Executive Vitality™: Playing the Long Game

“The future depends on what we do in the present.” – Mahatma Gandhi

Executive Vitality™: Playing the Long GameWe all generally agree that a business needs to have a vision, mission, values, and a strategic plan to ensure goals are met.

Individuals have an analogous need. What is your personal (or executive) vitality strategic plan? Life is challenging at present – even more so than usual. What is your plan to sustain your vitality over the long run, for years to come? Here are some big picture ideas – take a page from the business playbook: create your vision; state your principles (values); set your targets (goals); make a plan to achieve those targets.

For example, let’s say you’re 39-years-old now and dealing with job stress; possible promotion or possible job loss; children going back to school with masks or without masks; decisions to be made about where you live, where and how you work; concerns about staying healthy and safe…

It would be easy to stop focusing on adequate sleep, healthy eating, exercise, and/or finances. That really would be a mistake. Here are four steps we suggest:

  1. Create a plan to ensure you keep focused on the long game while supporting your vitality through this very hard period. This means living (thriving) in the present while staying committed to your long-term vitality vision.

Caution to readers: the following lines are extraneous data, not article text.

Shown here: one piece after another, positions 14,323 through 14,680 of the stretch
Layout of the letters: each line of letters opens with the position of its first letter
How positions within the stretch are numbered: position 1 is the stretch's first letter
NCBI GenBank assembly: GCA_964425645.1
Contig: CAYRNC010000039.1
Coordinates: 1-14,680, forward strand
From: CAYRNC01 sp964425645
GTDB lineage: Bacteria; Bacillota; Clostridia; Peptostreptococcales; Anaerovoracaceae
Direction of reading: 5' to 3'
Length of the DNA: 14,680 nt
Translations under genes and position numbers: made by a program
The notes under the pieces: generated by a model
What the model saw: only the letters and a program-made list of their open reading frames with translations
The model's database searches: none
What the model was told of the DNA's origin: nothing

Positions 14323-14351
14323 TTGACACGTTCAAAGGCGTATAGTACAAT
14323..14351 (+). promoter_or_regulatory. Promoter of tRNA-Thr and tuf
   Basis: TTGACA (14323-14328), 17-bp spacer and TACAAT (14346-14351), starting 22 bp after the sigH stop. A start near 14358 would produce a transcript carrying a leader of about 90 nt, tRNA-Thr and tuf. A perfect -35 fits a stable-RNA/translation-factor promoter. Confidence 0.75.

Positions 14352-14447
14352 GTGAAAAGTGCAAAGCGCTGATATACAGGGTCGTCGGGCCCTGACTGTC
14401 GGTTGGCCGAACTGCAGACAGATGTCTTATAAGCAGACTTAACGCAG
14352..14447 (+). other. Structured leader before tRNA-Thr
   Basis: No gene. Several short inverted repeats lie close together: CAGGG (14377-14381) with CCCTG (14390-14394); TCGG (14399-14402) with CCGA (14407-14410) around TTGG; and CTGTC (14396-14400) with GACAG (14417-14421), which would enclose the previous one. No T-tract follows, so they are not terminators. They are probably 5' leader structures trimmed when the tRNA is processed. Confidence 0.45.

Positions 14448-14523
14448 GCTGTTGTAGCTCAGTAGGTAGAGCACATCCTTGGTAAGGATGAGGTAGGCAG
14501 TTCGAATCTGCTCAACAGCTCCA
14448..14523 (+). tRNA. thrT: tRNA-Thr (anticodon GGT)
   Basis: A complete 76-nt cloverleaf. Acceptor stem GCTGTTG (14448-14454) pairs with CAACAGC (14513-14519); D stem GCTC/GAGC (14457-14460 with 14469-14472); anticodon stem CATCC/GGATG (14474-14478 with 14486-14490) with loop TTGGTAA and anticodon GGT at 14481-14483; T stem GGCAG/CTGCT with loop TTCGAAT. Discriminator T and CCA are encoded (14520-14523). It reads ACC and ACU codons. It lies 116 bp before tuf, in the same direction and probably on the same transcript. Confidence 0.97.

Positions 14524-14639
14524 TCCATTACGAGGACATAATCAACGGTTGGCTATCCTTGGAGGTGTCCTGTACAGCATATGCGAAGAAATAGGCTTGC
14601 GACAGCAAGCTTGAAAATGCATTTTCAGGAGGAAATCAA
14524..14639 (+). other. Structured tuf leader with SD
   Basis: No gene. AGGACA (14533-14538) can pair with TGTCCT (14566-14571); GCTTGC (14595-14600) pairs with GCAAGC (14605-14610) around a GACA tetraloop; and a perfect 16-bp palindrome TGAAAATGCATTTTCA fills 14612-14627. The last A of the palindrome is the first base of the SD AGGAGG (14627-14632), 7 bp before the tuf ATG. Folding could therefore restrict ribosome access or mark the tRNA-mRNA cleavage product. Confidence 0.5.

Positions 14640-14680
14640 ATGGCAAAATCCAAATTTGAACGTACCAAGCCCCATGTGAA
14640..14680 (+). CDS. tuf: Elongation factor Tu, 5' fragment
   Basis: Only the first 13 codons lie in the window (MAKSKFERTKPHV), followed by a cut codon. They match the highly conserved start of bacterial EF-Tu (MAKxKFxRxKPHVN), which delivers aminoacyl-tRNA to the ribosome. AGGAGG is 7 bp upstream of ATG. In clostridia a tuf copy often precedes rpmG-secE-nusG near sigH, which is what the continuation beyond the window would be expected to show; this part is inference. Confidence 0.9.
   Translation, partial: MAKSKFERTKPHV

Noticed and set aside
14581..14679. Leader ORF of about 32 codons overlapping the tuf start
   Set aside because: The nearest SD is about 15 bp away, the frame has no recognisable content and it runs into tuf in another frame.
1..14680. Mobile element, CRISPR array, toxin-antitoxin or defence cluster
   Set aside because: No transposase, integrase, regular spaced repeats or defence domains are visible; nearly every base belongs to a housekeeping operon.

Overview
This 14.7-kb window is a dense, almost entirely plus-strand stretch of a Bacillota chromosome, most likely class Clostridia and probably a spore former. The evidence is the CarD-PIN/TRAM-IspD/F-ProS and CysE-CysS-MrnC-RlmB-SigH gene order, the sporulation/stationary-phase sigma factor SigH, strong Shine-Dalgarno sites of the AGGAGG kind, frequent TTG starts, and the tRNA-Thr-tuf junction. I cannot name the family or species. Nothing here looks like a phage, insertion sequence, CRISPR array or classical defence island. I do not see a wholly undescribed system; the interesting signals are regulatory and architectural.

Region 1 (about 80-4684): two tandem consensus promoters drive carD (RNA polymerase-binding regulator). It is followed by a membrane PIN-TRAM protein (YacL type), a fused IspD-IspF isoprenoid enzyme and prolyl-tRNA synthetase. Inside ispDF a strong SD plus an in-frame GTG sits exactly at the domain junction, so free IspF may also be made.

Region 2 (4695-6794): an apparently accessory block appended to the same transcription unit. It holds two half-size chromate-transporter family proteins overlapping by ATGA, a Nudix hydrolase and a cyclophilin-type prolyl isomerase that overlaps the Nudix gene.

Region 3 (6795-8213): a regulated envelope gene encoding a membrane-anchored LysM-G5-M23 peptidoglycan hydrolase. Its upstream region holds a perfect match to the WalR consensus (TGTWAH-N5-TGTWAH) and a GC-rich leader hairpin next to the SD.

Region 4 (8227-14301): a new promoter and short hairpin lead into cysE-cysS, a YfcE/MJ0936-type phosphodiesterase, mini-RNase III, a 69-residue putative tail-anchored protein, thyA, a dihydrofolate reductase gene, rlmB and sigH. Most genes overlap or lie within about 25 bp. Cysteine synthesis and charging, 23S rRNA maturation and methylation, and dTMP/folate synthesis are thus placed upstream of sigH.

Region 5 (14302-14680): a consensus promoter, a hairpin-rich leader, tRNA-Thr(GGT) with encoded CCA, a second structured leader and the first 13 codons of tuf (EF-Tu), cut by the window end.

2. Once you have a vision and a plan, explore the many tools available to help you achieve your targets. See Free Workouts You Can Do at Home Right Now | Wirecutter (nytimes.com). Also check out Guided Meditation – Headspace or Free | Insight Timer for meditation, relaxation, stress relief, and sleep. Any of these apps can help you stay on track.
  3. Take this time for yourself. This is an investment in you. So many people, as they get older, say they “wish they knew then what they know now.” Avoid overextending yourself now and risking your future well-being. When we are young, we feel invincible, and tend to do things that may hurt our bodies later on.
  4. Make the commitment. Share your plan and get feedback from another person who will be willing to keep you accountable. Consider using an app for support and you can also keep track of your progress (or regression) in a journal. If you regress, that is OK. Just start again.

Be careful and pay attention. Take inventory of yourself, obey the signals, so you don’t pay the toll later when you are retired, trying to enjoy the fruits of your labor.

What investments are you making now in your future health and how might you enhance them? How can you strengthen your commitment to playing the long game for your executive vitality?

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